What is the difference between a Springer spaniel and Cocker spaniel

What is the difference between a Springer spaniel and a Cocker spaniel?

The two most popular spaniel breeds are the English Springer spaniel and the Cocker spaniel.

Both are excellent working dogs, that are easy to train, intelligent and fun to be with. They also make great pets and are ideal for families with children.

When looking at the two breeds, many new owners find it difficult to decide between the two and often wonder what the difference is between the Springer and the Cocker spaniel.

The key differences between Springer spaniels and Cocker spaniels are size and colour. Springers are normally larger than Cockers and tend to have coats that are either liver or black with areas of white. Cockers, on the other hand are between 12 to 20 kgs in weight and are mostly single coloured although there are Cockers that have roan coats. Both breeds can vary between dogs that are sturdy powerhouses with broad heads and shoulders to dogs that are finer and more sleek in appearance.

No. The two breeds are distinct from each other, even if they do look very similar and undertake very similar activities.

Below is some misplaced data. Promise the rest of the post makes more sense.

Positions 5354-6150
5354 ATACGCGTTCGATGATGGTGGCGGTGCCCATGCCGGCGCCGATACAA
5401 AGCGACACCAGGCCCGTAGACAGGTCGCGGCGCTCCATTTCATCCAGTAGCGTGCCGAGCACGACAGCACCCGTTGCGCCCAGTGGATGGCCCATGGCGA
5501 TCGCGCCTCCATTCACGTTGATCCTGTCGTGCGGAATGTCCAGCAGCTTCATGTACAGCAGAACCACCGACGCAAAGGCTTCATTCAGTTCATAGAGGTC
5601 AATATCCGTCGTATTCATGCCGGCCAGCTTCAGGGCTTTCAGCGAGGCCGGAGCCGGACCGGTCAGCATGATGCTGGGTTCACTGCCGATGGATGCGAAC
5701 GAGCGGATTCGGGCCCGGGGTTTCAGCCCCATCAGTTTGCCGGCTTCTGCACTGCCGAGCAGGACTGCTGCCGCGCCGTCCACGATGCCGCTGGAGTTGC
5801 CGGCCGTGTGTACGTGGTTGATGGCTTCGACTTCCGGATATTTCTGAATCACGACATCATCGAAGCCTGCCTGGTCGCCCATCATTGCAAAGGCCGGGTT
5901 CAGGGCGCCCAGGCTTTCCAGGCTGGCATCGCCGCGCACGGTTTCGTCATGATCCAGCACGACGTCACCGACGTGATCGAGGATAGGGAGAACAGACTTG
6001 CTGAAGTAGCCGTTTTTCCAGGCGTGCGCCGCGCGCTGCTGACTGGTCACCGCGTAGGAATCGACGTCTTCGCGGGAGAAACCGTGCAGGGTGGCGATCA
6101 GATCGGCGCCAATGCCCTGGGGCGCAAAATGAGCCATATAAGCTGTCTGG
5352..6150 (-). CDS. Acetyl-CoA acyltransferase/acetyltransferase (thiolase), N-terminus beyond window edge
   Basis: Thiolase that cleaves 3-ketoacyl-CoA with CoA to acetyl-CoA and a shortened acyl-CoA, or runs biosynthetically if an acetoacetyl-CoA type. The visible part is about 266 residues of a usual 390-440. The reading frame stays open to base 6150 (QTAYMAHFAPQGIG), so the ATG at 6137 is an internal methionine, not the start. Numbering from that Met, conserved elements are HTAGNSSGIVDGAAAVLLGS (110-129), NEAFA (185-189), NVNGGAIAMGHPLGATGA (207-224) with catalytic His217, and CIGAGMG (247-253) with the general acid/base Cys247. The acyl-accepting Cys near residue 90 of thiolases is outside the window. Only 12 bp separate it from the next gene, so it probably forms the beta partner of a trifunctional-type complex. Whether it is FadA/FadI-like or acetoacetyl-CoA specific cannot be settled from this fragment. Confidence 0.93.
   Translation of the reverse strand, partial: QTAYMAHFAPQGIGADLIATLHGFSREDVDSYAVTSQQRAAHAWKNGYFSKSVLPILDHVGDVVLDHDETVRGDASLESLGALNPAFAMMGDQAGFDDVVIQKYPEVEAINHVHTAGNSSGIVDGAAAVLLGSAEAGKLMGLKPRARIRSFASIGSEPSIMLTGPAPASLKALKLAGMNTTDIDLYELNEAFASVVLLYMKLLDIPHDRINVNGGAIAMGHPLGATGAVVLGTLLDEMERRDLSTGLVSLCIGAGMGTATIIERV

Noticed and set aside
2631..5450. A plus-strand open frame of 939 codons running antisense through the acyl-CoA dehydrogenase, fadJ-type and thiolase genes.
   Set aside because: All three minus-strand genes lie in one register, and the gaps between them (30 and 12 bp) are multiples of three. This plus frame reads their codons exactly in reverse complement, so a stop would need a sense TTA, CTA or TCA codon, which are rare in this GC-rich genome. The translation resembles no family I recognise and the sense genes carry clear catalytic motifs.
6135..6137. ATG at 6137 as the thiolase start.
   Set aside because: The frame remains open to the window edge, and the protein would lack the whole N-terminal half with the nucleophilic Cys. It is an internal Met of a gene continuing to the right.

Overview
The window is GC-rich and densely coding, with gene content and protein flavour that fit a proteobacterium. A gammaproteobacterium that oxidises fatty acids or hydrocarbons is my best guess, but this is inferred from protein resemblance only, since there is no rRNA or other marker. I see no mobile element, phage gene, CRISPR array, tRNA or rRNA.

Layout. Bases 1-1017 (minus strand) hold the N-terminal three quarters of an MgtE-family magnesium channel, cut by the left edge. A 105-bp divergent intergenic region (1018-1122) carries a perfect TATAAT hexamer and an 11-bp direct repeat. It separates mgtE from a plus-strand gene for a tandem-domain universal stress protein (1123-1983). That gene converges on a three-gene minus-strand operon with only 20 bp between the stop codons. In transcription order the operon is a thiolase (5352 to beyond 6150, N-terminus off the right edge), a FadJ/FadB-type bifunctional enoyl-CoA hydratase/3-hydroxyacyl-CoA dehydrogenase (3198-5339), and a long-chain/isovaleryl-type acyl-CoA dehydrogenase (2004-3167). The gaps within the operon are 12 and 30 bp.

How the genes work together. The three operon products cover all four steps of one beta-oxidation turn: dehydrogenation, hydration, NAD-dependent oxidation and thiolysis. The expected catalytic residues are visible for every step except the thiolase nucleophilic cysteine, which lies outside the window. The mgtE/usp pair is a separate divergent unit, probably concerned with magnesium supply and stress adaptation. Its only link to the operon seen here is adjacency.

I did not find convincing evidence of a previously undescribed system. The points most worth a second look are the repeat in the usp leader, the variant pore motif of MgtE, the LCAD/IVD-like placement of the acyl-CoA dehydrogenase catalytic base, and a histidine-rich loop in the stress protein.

Both breeds are suspected of having originated in Spain, although this has not been fully established, What is known is that the Cocker spaniel was bred and used specifically for the hunting and flushing of Woodcock ( which is a native game bird in the UK ) and this is how the dog gained it’s name.

The Springer, on the other hand, being a larger dog was used for more all round and general purpose hunting of game, which included ground game and birds – it was known as the ‘springing spaniel, as it ‘sprung’ the game into flight which was then often caught by a trained hawk. 

Nowadays both breeds are widely used as shooting and hunting dogs both in the UK and further afield, often working alongside each other and other gun dog breeds.

what is the difference between a Springer spaniel and a Cocker spaniel

Which is best a Springer or Cocker spaniel?

This can really come down to personal preference but there are some things to consider about both breeds if you are thinking of either:

  • Cocker spaniels are more sensitive than Springers and require careful handling when training. This does not mean that they are hard to train, you just need to take time and be patient.
  • Springers mature faster than Cockers which will mean that training may embed itself sooner. Note the use of the word ‘may’, all dogs are different.
  • Working Cocker spaniels suffered in the past due to poor breeding practices among show breeders who almost wiped out the working aspects of the breed. Thankfully that has been reversed and now Cockers are as strong as ever – bear this in mind when selecting a Cocker for work, check his breeding.
  • Both breeds are high energy dogs and need lots of exercise. They are clever dogs and enjoy training. Cockers are more mischievous than Springers and are often the ones in the thick of it if there is any doggy naughtiness.